EVENTS PILOT SUCCESS: Events did not spread Covid
Liverpool's pilot events did not cause any detectable spread of Covid-19 across the region.
The city hosted four hugely successful events as part of the national Events Research Programme, with a total of 13,258 people attending The Good Business Festival, two nightclub events hosted by Circus and the Sefton Park Pilot music festival.
All attendees were required to take a lateral flow test ahead of the event – a negative test would allow them access. Five people with the Covid-19 virus were identified through this process and were informed they could not to attend.
Ticketholders were encouraged to take a PCR test on the day of the event, and a second one five days later.
This process identified four people as possibly having the virus at an event; and a further seven people were identified with the virus four to seven days after they attended an event. Of those who tested positive – two attended the music festival, nine attended the nightclub and none attended the business festival. Many of the cases were friends who meet outside of events and may not have been infected at an event itself.
Everyone who tested positive was successfully followed up by the contact tracing team. Scientists found the testing, data and contact tracing systems worked well, with key information being available to public health teams before the events which allowed contacts of potential cases to be traced quickly.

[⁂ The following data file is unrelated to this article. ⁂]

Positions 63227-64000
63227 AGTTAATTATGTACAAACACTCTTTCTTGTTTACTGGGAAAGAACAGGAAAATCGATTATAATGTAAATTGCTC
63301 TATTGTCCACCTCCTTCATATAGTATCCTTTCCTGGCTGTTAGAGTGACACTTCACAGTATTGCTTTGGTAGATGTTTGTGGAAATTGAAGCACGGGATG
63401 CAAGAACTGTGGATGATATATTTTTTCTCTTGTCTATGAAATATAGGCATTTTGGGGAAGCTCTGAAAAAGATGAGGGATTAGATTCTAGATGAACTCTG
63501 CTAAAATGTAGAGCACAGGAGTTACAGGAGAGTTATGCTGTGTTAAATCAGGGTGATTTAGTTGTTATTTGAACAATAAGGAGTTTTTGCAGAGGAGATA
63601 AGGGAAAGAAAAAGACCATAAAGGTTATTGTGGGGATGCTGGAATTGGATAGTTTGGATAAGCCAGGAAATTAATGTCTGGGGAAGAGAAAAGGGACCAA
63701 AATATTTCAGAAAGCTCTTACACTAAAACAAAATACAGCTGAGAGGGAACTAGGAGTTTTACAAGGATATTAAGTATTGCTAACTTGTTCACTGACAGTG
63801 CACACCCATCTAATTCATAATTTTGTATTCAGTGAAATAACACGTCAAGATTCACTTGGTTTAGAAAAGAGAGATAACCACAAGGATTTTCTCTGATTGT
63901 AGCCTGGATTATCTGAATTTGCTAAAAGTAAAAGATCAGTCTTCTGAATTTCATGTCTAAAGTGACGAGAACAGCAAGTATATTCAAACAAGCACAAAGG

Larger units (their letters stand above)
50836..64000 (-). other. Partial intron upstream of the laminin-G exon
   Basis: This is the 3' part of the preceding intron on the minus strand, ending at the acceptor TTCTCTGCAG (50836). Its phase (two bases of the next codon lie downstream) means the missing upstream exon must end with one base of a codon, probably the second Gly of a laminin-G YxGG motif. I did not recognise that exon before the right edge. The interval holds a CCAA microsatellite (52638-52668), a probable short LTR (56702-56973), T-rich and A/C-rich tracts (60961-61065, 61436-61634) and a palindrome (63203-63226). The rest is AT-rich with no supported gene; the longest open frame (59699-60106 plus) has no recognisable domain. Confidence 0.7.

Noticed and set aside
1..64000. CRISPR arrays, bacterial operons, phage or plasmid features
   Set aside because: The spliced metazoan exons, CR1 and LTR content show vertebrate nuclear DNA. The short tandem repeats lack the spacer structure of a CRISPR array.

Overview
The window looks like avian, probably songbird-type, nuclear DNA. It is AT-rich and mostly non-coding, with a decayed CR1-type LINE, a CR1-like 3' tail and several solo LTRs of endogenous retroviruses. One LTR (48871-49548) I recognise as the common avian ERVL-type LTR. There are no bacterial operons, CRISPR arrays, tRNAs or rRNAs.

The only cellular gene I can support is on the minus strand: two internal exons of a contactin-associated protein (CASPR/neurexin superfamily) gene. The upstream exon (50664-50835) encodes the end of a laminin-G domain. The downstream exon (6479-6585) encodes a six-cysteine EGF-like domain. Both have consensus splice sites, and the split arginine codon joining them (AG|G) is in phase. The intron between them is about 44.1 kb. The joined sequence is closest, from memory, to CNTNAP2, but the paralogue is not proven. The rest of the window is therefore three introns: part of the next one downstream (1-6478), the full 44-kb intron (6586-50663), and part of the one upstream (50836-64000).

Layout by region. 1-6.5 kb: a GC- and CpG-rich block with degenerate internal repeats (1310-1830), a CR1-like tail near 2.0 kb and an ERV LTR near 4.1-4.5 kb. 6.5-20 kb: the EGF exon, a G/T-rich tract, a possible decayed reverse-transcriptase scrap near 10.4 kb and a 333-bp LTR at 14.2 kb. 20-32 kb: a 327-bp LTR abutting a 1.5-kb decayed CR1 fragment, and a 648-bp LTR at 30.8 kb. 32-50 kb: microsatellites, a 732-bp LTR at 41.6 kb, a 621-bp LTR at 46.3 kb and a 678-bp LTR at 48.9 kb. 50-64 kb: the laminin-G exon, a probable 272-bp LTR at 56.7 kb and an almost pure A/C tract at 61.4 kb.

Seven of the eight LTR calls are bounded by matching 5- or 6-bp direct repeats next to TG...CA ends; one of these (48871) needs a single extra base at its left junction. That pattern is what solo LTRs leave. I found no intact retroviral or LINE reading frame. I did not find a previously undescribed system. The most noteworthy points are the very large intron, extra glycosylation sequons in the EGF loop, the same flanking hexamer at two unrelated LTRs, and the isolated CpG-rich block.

The research team also found that between 25 per cent and 43 per cent of people returned a PCR test after the event, with the Sefton Park Pilot festival seeing three times the number of the other Liverpool pilots due to the incentive of winning tickets to future gigs.
Every Covid-19 test result for the 2.6m population of Cheshire and Merseyside was examined before and after the events, with 96 per cent of tickets linked to test results. The results showed there was no evidence of any substantial spread of the virus around the pilot events.
Covid-19 infections remain low in Liverpool and the pattern of variants is being watched carefully.
The public health and science teams are cautiously optimistic that events can reopen reasonably safely with effective testing in place, and anyone feeling unwell should not attend.
Wearing face coverings or maintaining social distancing were not required at any of Liverpool's pilot events.
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